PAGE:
Held on October 10 at Chicago Idea Week, Intelligence Squared U.S. Debates returned to FORA.tv to tackle a critically important issue that continues to impact the American political landscape as well as the economy: the cost of healthcare.
In 2012, the United States is expected to spent over $2.8 on healthcare, with over $590 billion spent on Medicare alone. As costs continue to rise, insurance companies, providers and the government may have to examine the tough question of how to handle end-of-life care– should the United States ration it? Four experts with backgrounds in policy, law, academia, and research joined the Intelligence Squared state to debate the issue.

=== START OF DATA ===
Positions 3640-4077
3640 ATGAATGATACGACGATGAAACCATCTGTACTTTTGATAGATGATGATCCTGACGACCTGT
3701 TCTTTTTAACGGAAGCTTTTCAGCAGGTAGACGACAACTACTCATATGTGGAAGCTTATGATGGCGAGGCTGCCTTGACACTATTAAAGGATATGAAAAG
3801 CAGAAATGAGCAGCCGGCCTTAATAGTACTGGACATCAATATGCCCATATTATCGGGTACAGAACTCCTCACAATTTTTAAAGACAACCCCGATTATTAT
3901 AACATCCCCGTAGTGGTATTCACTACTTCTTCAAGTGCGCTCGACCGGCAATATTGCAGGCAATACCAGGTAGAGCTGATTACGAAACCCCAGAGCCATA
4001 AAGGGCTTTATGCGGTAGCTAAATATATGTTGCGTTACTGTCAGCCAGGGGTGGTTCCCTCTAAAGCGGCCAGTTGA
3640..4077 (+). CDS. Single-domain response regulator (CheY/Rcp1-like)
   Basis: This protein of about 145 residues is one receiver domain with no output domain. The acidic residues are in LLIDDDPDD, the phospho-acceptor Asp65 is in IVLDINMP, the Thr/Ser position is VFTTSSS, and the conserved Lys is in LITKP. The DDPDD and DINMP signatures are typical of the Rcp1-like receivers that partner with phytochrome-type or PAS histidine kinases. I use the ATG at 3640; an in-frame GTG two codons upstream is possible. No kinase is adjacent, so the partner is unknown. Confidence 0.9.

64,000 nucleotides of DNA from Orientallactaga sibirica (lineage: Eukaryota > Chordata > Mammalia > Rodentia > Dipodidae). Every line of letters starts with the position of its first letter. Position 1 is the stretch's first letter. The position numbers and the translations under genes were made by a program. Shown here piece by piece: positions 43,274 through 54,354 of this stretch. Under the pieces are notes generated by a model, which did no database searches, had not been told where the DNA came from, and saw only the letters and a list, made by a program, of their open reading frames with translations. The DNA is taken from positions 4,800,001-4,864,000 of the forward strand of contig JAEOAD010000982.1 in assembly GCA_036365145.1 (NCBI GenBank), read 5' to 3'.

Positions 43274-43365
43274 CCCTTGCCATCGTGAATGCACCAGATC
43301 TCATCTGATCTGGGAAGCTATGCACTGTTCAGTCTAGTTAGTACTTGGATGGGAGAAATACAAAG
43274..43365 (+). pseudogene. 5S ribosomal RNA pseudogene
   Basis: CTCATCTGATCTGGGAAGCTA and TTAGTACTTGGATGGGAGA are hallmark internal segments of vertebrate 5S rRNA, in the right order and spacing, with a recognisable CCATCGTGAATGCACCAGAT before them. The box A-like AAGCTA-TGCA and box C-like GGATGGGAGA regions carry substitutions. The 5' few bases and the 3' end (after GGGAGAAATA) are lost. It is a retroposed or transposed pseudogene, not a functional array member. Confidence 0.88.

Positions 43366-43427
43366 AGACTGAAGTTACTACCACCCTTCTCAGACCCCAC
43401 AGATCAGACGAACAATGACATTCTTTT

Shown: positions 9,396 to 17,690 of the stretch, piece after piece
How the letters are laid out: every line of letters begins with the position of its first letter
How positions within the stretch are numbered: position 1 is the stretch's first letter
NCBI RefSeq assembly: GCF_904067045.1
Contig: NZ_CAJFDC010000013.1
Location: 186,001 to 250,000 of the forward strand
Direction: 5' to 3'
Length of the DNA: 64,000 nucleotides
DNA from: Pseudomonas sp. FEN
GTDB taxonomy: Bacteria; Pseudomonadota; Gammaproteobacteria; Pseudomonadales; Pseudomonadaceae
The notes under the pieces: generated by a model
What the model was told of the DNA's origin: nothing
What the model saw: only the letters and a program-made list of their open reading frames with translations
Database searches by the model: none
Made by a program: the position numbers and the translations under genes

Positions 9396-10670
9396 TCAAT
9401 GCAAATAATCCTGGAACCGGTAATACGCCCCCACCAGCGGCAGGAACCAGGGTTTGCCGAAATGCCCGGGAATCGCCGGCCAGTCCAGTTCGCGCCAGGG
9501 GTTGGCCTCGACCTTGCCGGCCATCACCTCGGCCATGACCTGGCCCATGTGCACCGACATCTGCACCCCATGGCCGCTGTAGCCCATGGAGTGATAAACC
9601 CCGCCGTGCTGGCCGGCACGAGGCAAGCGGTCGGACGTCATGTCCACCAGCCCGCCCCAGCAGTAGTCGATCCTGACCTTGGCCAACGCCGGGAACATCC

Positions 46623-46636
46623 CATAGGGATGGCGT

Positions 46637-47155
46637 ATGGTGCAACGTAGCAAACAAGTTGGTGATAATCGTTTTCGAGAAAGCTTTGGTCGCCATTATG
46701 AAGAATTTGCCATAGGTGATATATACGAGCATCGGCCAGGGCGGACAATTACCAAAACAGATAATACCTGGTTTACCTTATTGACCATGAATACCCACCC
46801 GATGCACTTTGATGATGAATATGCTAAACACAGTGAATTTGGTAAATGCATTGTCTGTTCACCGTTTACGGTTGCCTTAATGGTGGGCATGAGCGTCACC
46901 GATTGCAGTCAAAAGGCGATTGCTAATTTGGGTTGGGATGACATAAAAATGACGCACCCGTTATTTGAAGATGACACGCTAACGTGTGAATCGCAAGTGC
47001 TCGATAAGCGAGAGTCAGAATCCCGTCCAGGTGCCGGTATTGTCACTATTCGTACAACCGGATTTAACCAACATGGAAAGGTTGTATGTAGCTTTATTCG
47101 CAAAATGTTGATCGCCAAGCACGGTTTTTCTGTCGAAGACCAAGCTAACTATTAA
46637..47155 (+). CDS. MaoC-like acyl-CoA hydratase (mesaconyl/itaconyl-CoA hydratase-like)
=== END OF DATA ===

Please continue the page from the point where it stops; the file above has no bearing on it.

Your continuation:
Ken Connor, Chairman of a Center for a Just Society, opens his statement by arguing against government rationing of end-of-life care.
Peter Singer, Professor of Bioethics at Princeton University, offers a philosophy for a strategy for end-of-life care.
Sally Pipes, President and CEO of the Pacific Research Institute, and Dr. Art Kellermann, Chair at Policy Analysis RAND Health, argue whether or not a single-payer rationing system will disproportionately affect poor and uninsured Americans.
Finally, Connor, Kellermann, and Singer debate the role of the government versus the role of the free market in end-of-life care rationing and healthcare in general.
Watch the entire debate below and find out which side the Intelligence Squared audience chose as the winner.